The World Health Organisation Africa Region Office boss says it is a haul longer and lengthier than 2030 for Africa to end AIDS as there the continent failed to meet set targets.
She said Africa may not end AIDS by 2030 as the HIV incidence cases are still high.
The WHO Africa Regional Director Dr Matshidiso Moeti said this in her World Aids Day statement.
“The continent as a whole is, however, unlikely to end AIDS as a public health threat by 2030, after we fell short of the expected 75% reduction in new HIV infections and 81% reduction in AIDS-related deaths by 2020,” she said.”Despite the very high percentages of people living with HIV who know their
status, and treatment rates, new HIV infections and AIDS-related deaths are not decreasing concomitantly.”
She noted that the neglect of key populations in the provision of HIV care and interventions adversely affected West and Central Africa.
“It remains critical for us to reach those who are fuelling the epidemic, addressing the persistent inequities in the provision
of quality care and interventions. For instance, in West and Central Africa last year, key populations and their sexual partners accounted for 72% of new adult HIV infections. “Yet punitive laws, policies, hostile social and cultural environments, and stigma and discrimination, including in the
health sector, prevent them from accessing services,” Dr Moeti said.
Dr Moeti bemoaned how young women beat the burden of high infections.
“In Sub-Saharan Africa, young women are twice as likely to be living with HIV than men. For adolescents aged 15 to19 years,
three in every five new infections are among girls who don’t have access to comprehensive sexuality education, who face sexual and gender-based violence, and live with harmful gender norms. They also have less access to school than their male peers,” she said.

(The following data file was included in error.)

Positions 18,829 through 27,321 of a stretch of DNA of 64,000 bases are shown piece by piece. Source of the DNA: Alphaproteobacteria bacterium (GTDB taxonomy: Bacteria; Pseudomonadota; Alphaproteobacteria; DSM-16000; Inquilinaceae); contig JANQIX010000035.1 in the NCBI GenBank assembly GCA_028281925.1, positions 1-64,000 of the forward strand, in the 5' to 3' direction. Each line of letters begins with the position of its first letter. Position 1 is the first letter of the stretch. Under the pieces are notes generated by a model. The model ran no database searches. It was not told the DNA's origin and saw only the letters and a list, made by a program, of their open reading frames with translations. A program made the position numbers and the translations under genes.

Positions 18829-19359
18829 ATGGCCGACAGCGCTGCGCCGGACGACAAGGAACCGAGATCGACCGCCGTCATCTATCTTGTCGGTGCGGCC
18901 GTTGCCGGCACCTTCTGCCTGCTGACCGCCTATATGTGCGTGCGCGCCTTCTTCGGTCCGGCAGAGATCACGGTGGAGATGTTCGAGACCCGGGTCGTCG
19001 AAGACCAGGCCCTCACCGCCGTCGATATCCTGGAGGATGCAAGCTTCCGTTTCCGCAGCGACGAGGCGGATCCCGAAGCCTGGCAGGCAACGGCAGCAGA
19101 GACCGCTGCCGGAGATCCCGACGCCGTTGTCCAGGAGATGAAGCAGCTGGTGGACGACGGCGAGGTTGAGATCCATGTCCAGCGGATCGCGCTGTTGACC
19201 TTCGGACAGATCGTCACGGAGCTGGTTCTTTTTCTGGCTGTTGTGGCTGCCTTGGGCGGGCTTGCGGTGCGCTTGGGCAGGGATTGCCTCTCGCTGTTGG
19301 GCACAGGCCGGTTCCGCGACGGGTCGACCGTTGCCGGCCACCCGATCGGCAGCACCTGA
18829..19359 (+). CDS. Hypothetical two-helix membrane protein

She said this year’s theme aptly fits how Africa is battling two pandemics namely HIV and COVID19.
” As we come together with the global community on 1December to mark World AIDS Day, this year’s theme “End inequalities. End AIDS. End pandemic” has particular resonance nearly two years into the COVID-19 pandemic.
We cannot express enough our support for those living with HIV, especially within a context where we know that treatment
and care have been negatively impacted across Africa by the demands of COVID-19. As we remember those who have lost their lives to AIDS this year, we also acknowledge the terrible death toll the coronavirus pandemic has taken, and continues to take,” she said.
Added Dr Moeti, “Going forward, we cannot afford to lose focus on the urgentneed to end the inequities that drive AIDS and other epidemics around the world. It has been 40 years since the first HIV cases were reported. Yet, in Africa and globally, it remains a major public health concern.
“Last year, two out of every three new HIV infections occurred in the African Region, corresponding to almost 2 500 new HIV
infections every day. Sadly, AIDS claimed the lives of 460 000 people, or a shocking 1 300 every day, in spite of free access to effective treatment.”
She noted the progress made by some African countries in the fight against HIV.
“Despite the challenges, Africa has made significant progress against HIV in the past decade, reducing new infections by
43% and nearly halving AIDS-related deaths. In the Region, 86% of people living with HIV know their status, and 76% are receiving antiretroviral therapy.
“We also salute Botswana, which is on the home stretch to eliminating mother-to-child HIV transmission in what is a truly
remarkable public health success. Only 16 countries have beencertified for eliminating mother-to-child HIV transmission,
none of which had as large an epidemic.
“It’s taken more than two decades of hard work by leaders, health workers and communities, illustrating what is possible when the health and welfare of mothers and children are
prioritized,” Dr Moeti said.